This Grade II*-listed pub originally dates from the early 18th century but the current building was constructed in the 1860s and still retains many features dating from that period.

The name for this pub, located at 18 Argyll Street just south-west of Oxford Circus, comes from John Campbell, 2nd Duke of Argyll, one of the Duke of Marlborough’s leading generals and the owner of the land on which the street (and pub) now stands.

The London mansion of the dukes was located where the London Palladium now stands and there is a legend that there was a tunnel between the house, which was eventually demolished in 1864, and the pub.

While the pub has undergone some alterations since it was built, mid-19th century features inside include etched glass separating the booths and an ornate plaster ceiling.

The pub is now part of the Nicholson chain. For more, head here.

PICTURES: Top – Russell Davies/Flickr/; Right – Michael Flynn/Flickr/(CC BY-NC 2.0)

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We’re nearing the end of our series on Wren’s London (next week we’ll take a final look at some of the Wren designs we’ve not yet mentioned), so this week we look at one of his lesser known (and less accessible) designs – Marlborough House.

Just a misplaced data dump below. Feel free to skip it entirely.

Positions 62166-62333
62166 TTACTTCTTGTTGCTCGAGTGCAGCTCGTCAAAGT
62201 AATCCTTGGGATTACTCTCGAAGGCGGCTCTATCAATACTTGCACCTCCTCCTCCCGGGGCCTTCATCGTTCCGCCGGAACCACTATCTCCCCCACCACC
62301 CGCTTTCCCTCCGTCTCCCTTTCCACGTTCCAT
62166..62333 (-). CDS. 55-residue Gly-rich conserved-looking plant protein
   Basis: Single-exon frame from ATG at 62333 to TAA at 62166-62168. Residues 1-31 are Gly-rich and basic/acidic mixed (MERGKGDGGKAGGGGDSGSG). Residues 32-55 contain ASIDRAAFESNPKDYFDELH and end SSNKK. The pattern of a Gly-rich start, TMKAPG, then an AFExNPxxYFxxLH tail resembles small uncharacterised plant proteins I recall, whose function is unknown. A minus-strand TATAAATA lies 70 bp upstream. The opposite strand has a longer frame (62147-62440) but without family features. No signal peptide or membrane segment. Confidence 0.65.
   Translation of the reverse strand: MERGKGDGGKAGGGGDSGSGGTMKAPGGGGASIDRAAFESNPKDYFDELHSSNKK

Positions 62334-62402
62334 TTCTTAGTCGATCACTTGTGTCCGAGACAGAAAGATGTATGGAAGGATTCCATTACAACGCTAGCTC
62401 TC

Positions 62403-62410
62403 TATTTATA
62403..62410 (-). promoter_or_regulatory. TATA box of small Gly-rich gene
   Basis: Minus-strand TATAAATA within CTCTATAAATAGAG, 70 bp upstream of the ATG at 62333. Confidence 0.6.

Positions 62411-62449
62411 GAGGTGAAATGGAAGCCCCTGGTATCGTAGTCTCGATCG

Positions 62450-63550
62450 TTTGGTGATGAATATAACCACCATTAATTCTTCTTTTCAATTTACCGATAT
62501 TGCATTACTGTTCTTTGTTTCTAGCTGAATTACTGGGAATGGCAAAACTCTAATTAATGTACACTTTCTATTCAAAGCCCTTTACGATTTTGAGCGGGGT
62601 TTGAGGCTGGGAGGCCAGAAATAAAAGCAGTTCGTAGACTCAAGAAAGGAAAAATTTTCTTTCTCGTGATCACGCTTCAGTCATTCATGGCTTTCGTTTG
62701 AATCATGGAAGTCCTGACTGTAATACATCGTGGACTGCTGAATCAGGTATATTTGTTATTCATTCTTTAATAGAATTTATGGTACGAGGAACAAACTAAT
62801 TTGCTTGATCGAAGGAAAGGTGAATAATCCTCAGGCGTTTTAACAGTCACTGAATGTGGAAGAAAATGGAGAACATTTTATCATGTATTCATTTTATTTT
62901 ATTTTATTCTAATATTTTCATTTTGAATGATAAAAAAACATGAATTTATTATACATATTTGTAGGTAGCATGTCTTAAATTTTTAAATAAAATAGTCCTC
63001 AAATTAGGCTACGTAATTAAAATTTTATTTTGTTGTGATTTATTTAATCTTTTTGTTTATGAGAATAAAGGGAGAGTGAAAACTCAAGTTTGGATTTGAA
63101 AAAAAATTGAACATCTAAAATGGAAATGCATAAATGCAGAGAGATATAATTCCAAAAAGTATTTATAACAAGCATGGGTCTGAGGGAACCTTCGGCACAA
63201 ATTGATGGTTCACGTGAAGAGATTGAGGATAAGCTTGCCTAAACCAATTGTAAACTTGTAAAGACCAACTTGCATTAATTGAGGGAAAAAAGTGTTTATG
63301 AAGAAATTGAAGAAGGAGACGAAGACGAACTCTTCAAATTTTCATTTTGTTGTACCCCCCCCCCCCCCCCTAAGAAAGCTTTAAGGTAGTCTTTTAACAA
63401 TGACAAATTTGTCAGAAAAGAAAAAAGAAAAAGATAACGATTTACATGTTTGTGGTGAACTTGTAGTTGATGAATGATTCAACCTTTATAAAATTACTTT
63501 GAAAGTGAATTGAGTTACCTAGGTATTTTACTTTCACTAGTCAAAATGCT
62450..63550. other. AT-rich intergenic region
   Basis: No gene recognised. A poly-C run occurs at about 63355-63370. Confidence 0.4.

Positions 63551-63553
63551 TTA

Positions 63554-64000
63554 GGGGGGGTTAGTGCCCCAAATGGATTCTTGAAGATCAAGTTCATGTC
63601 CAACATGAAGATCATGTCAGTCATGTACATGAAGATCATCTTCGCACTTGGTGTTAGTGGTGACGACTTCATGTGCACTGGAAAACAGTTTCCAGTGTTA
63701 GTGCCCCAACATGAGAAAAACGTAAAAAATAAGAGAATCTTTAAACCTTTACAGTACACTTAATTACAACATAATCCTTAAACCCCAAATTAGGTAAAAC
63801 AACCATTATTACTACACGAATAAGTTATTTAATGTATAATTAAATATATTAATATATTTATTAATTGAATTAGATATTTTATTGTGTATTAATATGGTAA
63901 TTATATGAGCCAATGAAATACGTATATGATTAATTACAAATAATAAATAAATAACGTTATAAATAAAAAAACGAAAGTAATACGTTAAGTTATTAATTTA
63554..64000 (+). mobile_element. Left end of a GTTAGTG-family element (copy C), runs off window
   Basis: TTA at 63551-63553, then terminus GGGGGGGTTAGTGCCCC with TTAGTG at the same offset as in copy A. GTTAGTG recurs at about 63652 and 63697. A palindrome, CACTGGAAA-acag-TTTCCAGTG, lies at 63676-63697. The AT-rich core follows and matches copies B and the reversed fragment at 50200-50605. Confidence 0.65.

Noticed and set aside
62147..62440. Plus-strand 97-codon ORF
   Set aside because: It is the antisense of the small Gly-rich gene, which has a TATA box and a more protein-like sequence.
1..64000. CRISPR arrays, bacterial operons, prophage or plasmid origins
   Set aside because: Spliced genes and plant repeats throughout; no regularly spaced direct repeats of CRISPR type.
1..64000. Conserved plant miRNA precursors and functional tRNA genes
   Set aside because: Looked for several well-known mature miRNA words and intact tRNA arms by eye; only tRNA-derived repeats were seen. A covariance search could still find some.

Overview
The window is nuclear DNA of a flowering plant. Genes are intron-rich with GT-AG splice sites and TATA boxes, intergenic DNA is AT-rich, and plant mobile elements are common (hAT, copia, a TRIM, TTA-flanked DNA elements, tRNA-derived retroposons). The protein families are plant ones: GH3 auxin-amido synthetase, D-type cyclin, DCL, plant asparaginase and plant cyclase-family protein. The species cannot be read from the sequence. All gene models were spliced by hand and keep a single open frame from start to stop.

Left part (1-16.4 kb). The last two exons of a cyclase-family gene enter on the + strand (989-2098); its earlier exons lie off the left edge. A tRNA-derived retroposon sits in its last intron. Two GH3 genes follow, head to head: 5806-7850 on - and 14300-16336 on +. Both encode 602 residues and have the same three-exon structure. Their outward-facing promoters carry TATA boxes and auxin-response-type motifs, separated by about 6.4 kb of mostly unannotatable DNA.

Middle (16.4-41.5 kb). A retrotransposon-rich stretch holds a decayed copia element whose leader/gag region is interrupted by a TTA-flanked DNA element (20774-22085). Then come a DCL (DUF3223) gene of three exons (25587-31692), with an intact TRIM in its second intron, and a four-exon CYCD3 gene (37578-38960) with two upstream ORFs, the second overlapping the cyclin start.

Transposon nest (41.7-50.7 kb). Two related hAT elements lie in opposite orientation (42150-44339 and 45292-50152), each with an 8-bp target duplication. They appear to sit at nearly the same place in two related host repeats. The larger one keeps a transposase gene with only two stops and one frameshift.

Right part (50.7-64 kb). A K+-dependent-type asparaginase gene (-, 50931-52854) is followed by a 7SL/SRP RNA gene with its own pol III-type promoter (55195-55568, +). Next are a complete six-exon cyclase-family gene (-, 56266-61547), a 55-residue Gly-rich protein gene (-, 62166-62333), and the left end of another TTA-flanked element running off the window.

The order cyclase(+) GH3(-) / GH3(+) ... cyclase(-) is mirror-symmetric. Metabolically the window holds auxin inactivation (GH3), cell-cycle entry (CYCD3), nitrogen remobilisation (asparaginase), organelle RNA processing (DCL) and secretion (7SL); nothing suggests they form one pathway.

Tucked away behind high brick walls next to St James’ Palace just off Pall Mall, Marlborough House was built for Sarah Churchill, the Duchess of Marlborough – a confidant of Queen Anne – and completed in 1711.

The duchess, who secured a lease of the site from Queen Anne, selected Sir Christopher as the architect in preference to Sir John Vanbrugh, but she later fell out with Wren and, after dismissing him, oversaw the completion of the building herself. It is believed that the design of the house was actually the work of Wren’s son, also named Christopher, although the plans were undoubtedly drawn up under Wren senior’s watchful eye.

The house, built of red Dutch bricks brought to England as ballast in troop transports, was noted for its plain design. But the walls of the central salon and staircases were decorated with scenes of battles the Duke had fought in.

The property remained in the hands of the Dukes of Marlborough until it was acquired by the Crown in 1817. The building – which was substantially extended in the mid 1800s to the designs of Sir James Pennethorne – was subsequently used by members of the royal family including Princess Charlotte (only daughter of the future King George IV) and her husband Prince Leopold (later the King of the Belgians), Queen Adelaide, widow of William IV, Edward, Prince of Wales (later Edward VII), George, Prince of Wales (later George V), King Edward VII’s widow, Queen Alexandra, and, lastly, Queen Mary, widow of  George V.

Following the death of the Queen Dowager in 1953, Queen Elizabeth II donated it for use by the Commonwealth Secretariat who still occupy the building today.

WHERE: Pall Mall (nearest Tube stations are Green Park and Piccadilly); WHEN: Two hour tours are usually held every Tuesday morning (check first); WEBSITE: www.thecommonwealth.org/Internal/191086/34467/marlborough_house/